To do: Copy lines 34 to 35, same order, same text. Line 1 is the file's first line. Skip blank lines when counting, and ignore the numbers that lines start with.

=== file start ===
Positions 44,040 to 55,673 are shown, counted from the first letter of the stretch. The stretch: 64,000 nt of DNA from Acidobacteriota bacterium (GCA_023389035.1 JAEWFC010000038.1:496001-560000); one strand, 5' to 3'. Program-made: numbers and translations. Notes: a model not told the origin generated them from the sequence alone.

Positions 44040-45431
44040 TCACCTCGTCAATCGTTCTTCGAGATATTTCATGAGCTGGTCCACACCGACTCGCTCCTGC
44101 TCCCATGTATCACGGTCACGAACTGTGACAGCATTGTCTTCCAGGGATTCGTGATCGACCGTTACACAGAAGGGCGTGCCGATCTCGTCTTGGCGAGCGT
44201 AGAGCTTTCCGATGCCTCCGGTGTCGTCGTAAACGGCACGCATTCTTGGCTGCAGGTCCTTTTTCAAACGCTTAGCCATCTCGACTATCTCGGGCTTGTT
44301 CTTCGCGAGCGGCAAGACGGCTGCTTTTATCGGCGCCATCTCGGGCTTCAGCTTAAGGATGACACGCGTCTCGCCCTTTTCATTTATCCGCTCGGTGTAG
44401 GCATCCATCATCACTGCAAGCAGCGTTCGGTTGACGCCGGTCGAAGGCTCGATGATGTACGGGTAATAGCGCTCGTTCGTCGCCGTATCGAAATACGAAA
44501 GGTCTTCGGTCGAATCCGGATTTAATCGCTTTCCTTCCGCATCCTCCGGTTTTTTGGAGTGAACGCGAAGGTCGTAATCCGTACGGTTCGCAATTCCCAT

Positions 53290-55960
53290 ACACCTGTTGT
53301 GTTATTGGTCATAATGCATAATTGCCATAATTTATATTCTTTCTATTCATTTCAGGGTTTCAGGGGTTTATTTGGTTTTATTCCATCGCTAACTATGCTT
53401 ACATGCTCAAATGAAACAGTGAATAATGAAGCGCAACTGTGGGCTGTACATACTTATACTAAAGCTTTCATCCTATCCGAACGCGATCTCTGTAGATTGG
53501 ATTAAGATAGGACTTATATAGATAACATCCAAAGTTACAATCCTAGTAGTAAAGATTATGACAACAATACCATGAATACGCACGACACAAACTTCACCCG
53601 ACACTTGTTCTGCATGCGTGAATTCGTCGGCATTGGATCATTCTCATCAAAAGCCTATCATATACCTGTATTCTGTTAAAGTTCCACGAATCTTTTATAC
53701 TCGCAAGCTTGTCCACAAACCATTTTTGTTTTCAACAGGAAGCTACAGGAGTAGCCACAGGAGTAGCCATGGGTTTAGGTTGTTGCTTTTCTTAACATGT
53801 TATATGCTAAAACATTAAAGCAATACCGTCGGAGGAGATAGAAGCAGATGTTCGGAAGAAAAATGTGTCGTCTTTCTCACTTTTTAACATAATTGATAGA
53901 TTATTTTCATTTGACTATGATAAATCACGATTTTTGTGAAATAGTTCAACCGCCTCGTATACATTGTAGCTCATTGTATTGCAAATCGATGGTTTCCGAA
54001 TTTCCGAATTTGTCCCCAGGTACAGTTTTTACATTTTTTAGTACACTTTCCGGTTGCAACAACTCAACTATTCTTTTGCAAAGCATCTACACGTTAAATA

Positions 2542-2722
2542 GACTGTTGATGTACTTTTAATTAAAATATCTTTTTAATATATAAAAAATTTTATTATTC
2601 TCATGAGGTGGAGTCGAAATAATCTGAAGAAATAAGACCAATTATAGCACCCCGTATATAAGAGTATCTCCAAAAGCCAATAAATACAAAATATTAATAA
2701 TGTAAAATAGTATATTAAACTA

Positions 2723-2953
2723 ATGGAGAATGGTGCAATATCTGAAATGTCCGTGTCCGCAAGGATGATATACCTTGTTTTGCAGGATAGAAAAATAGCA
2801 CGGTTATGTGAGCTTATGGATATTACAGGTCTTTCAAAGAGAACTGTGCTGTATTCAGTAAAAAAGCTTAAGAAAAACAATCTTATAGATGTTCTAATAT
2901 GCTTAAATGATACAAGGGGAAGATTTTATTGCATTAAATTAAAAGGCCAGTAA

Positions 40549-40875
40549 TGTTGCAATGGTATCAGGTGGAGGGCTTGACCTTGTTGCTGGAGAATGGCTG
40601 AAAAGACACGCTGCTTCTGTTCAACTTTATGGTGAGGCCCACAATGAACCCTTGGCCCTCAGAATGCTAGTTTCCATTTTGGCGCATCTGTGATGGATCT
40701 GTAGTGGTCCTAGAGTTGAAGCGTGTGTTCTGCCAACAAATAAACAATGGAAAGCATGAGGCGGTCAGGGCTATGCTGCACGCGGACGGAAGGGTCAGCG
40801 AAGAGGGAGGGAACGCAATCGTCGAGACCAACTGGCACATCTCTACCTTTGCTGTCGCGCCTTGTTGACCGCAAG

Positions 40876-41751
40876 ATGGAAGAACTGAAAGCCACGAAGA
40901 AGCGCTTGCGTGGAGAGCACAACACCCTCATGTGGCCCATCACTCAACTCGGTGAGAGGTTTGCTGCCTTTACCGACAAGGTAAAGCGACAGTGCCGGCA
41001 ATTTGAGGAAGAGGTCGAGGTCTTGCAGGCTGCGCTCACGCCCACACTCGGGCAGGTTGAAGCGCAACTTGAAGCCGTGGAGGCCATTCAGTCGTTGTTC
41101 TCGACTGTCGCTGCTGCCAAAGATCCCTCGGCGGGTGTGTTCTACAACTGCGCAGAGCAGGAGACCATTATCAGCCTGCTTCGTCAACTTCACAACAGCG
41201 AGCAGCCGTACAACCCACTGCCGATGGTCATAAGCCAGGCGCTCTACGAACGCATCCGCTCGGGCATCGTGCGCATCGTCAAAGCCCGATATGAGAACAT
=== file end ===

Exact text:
40901 AGCGCTTGCGTGGAGAGCACAACACCCTCATGTGGCCCATCACTCAACTCGGTGAGAGGTTTGCTGCCTTTACCGACAAGGTAAAGCGACAGTGCCGGCA
41001 ATTTGAGGAAGAGGTCGAGGTCTTGCAGGCTGCGCTCACGCCCACACTCGGGCAGGTTGAAGCGCAACTTGAAGCCGTGGAGGCCATTCAGTCGTTGTTC